[Date Prev][Date Next][Thread Prev][Thread Next][Date Index][Thread Index]
Re: REMF-DESTRUCTION-UNSPECIFIED (Version 2)
- To: CL-Cleanup@SAIL.STANFORD.EDU, DLA@DIAMOND.S4CC.Symbolics.COM
- Subject: Re: REMF-DESTRUCTION-UNSPECIFIED (Version 2)
- From: Masinter.pa@Xerox.COM
- Date: 31 Oct 87 16:50 PST
- In-reply-to: "Scott E. Fahlman" <Fahlman@C.CS.CMU.EDU>'s message of Fri, 30 Oct 87 22:19 EST
Frankly, I'm not particularly willing to adopt MAKE-EXPLICITLY-VAGUE on
the basis of mere speculation that this might allow some performance
improvements. The example of using %CHANGE-LIST-TO-CONS rather than
RPLACD is given, but no guidelines as to how important that could
possibly be. I have a hard time imagining that there is any program,
real or artificial, that the MAKE-EXPLICITLY-VAGUE will make more than
trivially faster. Here's my best shot at imagining one: suppose you
constructed a cdr-coded list, did DELETE on every other element using
RPLACD instead of %CHANGE-LIST-TO-CONS, and then CDR'd down it lots.
Would it run more than 5% more slowly? Wouldn't the next GC remove the
At the risk of repeating myself, be careful to avoid confusing good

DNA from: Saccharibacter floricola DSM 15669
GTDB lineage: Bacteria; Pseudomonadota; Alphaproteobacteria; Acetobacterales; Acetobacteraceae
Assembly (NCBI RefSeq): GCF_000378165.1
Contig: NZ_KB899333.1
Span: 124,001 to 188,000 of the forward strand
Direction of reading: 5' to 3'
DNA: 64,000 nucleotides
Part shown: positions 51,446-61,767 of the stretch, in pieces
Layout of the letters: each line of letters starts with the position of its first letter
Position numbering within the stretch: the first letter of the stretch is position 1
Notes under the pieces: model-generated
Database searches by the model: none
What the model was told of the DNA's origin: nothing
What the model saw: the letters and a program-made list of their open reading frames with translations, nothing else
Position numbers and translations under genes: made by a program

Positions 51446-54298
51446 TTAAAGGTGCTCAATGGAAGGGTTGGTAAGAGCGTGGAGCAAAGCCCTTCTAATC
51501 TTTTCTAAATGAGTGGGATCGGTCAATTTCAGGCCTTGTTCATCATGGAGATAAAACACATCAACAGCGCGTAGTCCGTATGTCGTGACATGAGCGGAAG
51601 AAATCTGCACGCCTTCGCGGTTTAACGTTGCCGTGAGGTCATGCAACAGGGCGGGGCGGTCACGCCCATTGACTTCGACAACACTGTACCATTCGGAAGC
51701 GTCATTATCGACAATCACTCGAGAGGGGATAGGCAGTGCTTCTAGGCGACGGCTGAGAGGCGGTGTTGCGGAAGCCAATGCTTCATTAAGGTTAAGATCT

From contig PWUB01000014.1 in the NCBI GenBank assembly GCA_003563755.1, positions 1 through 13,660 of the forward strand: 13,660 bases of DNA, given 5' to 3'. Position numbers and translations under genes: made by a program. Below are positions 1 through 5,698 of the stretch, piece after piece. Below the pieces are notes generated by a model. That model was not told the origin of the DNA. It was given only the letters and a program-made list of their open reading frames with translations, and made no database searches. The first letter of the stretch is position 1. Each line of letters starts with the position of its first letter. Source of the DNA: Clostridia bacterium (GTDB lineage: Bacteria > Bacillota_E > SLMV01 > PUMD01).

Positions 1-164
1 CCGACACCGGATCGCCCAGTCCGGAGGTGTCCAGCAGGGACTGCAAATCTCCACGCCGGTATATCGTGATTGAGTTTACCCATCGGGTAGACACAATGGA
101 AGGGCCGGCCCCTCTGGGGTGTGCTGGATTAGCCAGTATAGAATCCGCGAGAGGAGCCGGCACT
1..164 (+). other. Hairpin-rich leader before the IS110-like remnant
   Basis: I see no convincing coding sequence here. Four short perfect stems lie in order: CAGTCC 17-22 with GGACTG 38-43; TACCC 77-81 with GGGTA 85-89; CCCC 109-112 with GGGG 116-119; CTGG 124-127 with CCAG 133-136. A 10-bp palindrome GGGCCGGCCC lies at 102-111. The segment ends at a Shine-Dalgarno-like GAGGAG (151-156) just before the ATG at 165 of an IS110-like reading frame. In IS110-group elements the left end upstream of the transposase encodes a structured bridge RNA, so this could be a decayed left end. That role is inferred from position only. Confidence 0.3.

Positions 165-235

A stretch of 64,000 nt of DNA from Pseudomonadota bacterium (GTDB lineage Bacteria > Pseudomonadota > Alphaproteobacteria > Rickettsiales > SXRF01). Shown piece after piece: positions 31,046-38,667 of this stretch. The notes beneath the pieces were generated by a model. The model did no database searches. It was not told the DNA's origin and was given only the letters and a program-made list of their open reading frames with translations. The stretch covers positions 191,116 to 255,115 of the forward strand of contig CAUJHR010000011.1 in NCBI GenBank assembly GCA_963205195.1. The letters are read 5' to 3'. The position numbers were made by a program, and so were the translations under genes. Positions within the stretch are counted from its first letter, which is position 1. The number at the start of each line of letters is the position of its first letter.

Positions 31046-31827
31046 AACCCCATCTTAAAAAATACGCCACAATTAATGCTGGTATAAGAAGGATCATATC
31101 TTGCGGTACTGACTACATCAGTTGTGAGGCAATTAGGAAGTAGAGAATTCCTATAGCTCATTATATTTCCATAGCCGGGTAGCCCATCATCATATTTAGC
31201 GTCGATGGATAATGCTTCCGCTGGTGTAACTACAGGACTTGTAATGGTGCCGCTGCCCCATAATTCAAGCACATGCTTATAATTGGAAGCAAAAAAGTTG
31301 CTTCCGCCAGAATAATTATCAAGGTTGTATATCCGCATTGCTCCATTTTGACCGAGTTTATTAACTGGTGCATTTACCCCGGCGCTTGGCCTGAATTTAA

programming practice with good programming language design. Whether
users *should* write programs which depend upon exact specifications is
a style issue.
I'm confused about Pitman's assertion that a purist would prefer
MAKE-EXPLICITLY-VAGUE. Which kind of purity? I can't imagine any part of
the programming task that MAKE-EXPLICITLY-VAGUE would make more
convenient, easier, more facile, less error-prone.
I'd agree that we have to tighten up MAKE-EXPLICITLY-DEFINED to really
make portability possible.
I don't think the Benefits given for MAKE-EXPLICITLY-DEFINED are what I
would write; I think the major benefit is in portability of debugged
programs. I don't think it is much of a benefit that users CAN write
programs which exploit them; rather, for those who must deal with
programs where the original programmers DID exploit them, the programs
will be more portable.
If I had to, I would rank order these in the order of importance for
specificity. For example, it seems more important to give NCONCs
behavior as specified than it does to give NREVERSE.